By Jonathan Davies

Devolution of powers to new "city regions" across England could lead to buses becoming state-controlled, the boss of Stagecoach has warned.

Stagecoach chief executive Martin Griffiths said it could lead to a "confiscation of assets", explaining that re-regulation of buses would lead to state control.

Mr Griffiths told BBC Radio 4's The World Tonight that privatisation in the 1980s had resulted in better competition and services.

"If the chancellor's observations are taken at face value… you'd effectively see the confiscation of some assets overnight," he said.

"These businesses were privatised back in the 1980s - hundreds of millions of pounds were put into the development of the business and the staff.

"If you take the chancellor's observations at face value, you would effectively see the confiscation of some of these assets overnight.

"There's been no discussion that we're aware of with the Treasury about how that would work or any compensation for that. So I think all of this is a bit vague."

Mr Osborne had already made clear his intentions to create a northern economic powerhouse, and in the Autumn Statement the Chancellor expanded on plans to give Manchester and surrounding towns and cities an elected mayor in 2017.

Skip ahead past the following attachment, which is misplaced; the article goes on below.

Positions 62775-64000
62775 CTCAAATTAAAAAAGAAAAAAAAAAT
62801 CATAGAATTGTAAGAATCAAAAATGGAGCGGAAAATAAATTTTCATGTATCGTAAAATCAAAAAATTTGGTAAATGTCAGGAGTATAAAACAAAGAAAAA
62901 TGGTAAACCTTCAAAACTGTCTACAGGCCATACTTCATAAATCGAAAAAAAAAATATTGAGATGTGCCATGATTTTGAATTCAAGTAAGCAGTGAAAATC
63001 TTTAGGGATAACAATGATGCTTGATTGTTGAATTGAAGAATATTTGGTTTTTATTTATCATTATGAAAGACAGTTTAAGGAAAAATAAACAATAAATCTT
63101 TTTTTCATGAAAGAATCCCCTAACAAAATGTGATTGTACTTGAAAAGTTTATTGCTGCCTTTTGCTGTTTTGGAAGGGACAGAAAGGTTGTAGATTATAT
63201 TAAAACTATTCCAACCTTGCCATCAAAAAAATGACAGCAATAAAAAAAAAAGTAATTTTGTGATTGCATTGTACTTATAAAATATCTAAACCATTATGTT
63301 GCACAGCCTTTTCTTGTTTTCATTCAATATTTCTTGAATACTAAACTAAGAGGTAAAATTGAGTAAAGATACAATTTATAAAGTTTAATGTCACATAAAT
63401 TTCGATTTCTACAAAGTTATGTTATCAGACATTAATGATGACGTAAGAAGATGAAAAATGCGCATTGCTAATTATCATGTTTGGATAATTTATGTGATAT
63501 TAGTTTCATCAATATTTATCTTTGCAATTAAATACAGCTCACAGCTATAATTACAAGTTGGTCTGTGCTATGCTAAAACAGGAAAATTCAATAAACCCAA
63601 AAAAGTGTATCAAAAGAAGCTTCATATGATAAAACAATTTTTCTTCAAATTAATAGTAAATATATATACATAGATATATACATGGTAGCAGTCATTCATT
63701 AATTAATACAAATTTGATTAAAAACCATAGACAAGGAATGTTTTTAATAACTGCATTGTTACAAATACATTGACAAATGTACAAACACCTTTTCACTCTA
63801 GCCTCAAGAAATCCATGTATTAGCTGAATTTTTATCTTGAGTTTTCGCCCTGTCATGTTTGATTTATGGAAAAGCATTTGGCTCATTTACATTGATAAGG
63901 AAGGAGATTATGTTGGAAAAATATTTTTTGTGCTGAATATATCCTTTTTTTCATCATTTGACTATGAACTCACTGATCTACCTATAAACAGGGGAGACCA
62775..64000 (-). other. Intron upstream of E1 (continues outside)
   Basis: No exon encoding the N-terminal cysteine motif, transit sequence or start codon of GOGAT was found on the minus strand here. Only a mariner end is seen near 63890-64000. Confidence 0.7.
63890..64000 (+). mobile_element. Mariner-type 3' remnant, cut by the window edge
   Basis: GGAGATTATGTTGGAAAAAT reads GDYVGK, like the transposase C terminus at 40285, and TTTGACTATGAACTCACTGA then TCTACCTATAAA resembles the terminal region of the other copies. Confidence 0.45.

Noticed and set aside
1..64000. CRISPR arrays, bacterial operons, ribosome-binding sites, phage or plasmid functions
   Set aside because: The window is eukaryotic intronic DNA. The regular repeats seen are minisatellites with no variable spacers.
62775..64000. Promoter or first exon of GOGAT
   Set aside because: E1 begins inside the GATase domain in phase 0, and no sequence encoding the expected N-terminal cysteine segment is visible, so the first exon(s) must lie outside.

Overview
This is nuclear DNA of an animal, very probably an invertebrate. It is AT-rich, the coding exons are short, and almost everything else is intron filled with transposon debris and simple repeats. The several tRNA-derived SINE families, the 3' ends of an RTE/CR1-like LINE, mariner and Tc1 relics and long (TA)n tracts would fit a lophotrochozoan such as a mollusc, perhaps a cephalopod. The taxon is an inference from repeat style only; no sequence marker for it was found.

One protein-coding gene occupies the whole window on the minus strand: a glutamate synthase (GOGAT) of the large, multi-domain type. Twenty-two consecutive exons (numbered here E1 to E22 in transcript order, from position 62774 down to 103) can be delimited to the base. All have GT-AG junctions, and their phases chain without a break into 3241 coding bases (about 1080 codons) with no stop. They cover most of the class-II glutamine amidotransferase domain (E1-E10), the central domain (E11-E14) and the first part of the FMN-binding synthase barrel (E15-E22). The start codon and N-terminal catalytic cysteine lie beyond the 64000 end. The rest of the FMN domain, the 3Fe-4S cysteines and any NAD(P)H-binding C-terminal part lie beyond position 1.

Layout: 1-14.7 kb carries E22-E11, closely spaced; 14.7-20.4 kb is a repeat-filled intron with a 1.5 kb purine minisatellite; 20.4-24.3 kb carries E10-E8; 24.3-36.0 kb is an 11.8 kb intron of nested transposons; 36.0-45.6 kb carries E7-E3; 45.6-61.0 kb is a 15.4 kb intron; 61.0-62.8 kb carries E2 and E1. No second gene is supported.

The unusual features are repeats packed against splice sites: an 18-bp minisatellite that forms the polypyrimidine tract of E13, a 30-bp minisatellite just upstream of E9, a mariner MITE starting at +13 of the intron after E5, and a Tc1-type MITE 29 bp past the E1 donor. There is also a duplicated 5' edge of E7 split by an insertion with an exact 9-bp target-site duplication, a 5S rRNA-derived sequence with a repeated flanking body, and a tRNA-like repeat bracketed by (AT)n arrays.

Transport is likely to play a big part in Osborne's plans to create the northern economic powerhouse. He believes that even things as simple as getting buses to run on time could boost the economy by getting people to work on time.

But the Treasury is adamant that any plans to franchise buses would require a consultation.

A Treasury spokesperson said: "If the mayor who is elected wants to franchise buses, he or she will need to consult beforehand and consider all aspects of any decision."

The Chancellor delivers the Autumn Statement today (Wednesday 3 December). You can follow the latest news and updates on Fresh Business Thinking.

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